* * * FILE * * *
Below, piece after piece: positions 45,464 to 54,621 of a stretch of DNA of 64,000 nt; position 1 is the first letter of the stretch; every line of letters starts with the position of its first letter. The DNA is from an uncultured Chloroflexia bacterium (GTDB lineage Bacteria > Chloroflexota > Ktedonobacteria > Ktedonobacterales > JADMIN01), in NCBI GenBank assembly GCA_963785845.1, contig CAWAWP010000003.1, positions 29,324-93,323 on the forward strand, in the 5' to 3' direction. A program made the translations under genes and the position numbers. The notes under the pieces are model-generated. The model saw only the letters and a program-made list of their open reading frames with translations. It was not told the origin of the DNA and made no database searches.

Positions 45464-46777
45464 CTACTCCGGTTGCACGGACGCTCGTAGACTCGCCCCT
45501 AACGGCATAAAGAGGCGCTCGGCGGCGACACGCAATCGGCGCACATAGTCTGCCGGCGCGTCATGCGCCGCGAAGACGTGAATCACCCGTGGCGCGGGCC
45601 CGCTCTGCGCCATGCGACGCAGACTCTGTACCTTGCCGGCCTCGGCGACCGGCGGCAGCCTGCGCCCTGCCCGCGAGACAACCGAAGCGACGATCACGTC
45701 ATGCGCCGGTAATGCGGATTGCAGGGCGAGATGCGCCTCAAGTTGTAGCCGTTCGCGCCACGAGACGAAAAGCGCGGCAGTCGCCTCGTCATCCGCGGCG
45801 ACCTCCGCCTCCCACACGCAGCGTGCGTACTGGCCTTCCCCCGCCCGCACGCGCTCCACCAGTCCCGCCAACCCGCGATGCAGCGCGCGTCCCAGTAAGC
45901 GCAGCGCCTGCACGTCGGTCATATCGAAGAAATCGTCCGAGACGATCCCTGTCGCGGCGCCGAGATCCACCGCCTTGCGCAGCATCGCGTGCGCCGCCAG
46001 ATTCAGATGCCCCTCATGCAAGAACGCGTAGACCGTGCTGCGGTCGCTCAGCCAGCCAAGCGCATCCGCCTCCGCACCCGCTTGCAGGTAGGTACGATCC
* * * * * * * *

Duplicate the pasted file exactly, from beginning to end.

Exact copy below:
Below, piece after piece: positions 45,464 to 54,621 of a stretch of DNA of 64,000 nt; position 1 is the first letter of the stretch; every line of letters starts with the position of its first letter. The DNA is from an uncultured Chloroflexia bacterium (GTDB lineage Bacteria > Chloroflexota > Ktedonobacteria > Ktedonobacterales > JADMIN01), in NCBI GenBank assembly GCA_963785845.1, contig CAWAWP010000003.1, positions 29,324-93,323 on the forward strand, in the 5' to 3' direction. A program made the translations under genes and the position numbers. The notes under the pieces are model-generated. The model saw only the letters and a program-made list of their open reading frames with translations. It was not told the origin of the DNA and made no database searches.

Positions 45464-46777
45464 CTACTCCGGTTGCACGGACGCTCGTAGACTCGCCCCT
45501 AACGGCATAAAGAGGCGCTCGGCGGCGACACGCAATCGGCGCACATAGTCTGCCGGCGCGTCATGCGCCGCGAAGACGTGAATCACCCGTGGCGCGGGCC
45601 CGCTCTGCGCCATGCGACGCAGACTCTGTACCTTGCCGGCCTCGGCGACCGGCGGCAGCCTGCGCCCTGCCCGCGAGACAACCGAAGCGACGATCACGTC
45701 ATGCGCCGGTAATGCGGATTGCAGGGCGAGATGCGCCTCAAGTTGTAGCCGTTCGCGCCACGAGACGAAAAGCGCGGCAGTCGCCTCGTCATCCGCGGCG
45801 ACCTCCGCCTCCCACACGCAGCGTGCGTACTGGCCTTCCCCCGCCCGCACGCGCTCCACCAGTCCCGCCAACCCGCGATGCAGCGCGCGTCCCAGTAAGC
45901 GCAGCGCCTGCACGTCGGTCATATCGAAGAAATCGTCCGAGACGATCCCTGTCGCGGCGCCGAGATCCACCGCCTTGCGCAGCATCGCGTGCGCCGCCAG
46001 ATTCAGATGCCCCTCATGCAAGAACGCGTAGACCGTGCTGCGGTCGCTCAGCCAGCCAAGCGCATCCGCCTCCGCACCCGCTTGCAGGTAGGTACGATCC